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Calling the Shots: Immunization Finance Policies and Practices
in other surveillance programs. With the increasing importance of population-based approaches to health system planning and evaluation, immunization registries offer one of the most useful instruments for assessing the population-specific effectiveness of health and medical care programs.
Finding 4–8. The registries of most states have not achieved a level of performance that allows them to serve as effective sentinels for gaps in coverage. A number of barriers need to be addressed if registries are to be fully implemented. Broad variability, the lack of consistent technical standards, problems with access to and the operational capability of software to support registry operations, and the need to respond to the requirements of multiple jurisdictions constitute major challenges that must be resolved to improve registry performance. Making registries fully operational will entail considerable costs, as well as efforts to resolve key concerns about privacy, liability, and confidentiality.
Finding 4–9. Data gaps and unreliable measures can lead to under-estimation of coverage levels and risk of disease for vulnerable populations. These uncertainties could eventually lead to blind spots within the national immunization system that would create pressure points in policy and practice and erode the quality and integrity of the enterprise. The experience with measles outbreaks in 1989–1991 and more recent disease reports suggest that during periods of complacency, low levels of immunization coverage among vulnerable groups may remain undetected and unaddressed, and can erupt into infectious disease outbreaks (NVAC, 1991).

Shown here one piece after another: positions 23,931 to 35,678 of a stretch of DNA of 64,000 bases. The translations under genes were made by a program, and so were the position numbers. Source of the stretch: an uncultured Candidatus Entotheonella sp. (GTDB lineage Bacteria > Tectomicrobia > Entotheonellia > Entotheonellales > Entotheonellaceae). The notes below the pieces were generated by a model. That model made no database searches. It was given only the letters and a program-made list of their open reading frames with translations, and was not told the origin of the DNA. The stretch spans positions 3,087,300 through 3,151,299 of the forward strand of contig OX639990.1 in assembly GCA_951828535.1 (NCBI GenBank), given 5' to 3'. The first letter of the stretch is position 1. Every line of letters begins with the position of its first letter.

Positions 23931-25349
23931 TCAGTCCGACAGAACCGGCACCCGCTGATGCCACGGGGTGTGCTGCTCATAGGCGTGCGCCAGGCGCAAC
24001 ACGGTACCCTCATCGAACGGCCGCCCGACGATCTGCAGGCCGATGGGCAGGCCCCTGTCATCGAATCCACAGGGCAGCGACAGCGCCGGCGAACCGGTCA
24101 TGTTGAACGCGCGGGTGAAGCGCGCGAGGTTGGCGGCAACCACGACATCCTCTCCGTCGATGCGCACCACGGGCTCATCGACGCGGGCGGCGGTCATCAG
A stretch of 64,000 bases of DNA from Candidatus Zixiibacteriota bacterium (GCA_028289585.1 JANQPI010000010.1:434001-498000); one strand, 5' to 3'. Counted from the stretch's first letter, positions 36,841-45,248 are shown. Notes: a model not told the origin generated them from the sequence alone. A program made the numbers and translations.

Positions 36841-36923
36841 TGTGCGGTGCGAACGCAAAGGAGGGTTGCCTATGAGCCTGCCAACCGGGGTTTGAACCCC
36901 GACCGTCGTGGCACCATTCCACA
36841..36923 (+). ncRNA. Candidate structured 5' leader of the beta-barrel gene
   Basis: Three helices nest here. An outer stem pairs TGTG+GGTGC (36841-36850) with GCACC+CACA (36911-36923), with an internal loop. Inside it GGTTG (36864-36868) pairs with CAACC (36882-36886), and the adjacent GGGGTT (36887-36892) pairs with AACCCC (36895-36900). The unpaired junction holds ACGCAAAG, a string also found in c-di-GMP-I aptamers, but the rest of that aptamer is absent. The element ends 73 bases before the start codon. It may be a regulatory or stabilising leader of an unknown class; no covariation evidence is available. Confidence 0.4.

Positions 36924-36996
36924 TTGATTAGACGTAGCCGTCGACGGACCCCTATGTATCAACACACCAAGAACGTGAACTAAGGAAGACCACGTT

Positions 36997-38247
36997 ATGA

Monitoring Vaccine Safety
As a biological product, vaccines may cause unintended side effects, some of which can be serious. Concerns about quality, safety, and reliability can be expected to grow as use of vaccines expands, particularly as the threat of infectious disease diminishes and as knowledge of the possible long-term health consequences of vaccine use increases. The potential for adverse events argues for the need to sustain both reliable monitoring systems and sources of expertise that can investigate anecdotal and clinical reports. The ability to distinguish between causal relationships and coincidence should adverse events occur requires an evidentiary base, as well as risk assessment judgments that can guide health care and public policy decisions during periods of uncertainty. Extensive media coverage of claims about possible adverse events associated with vaccine use before research information is available to guide health professionals, policy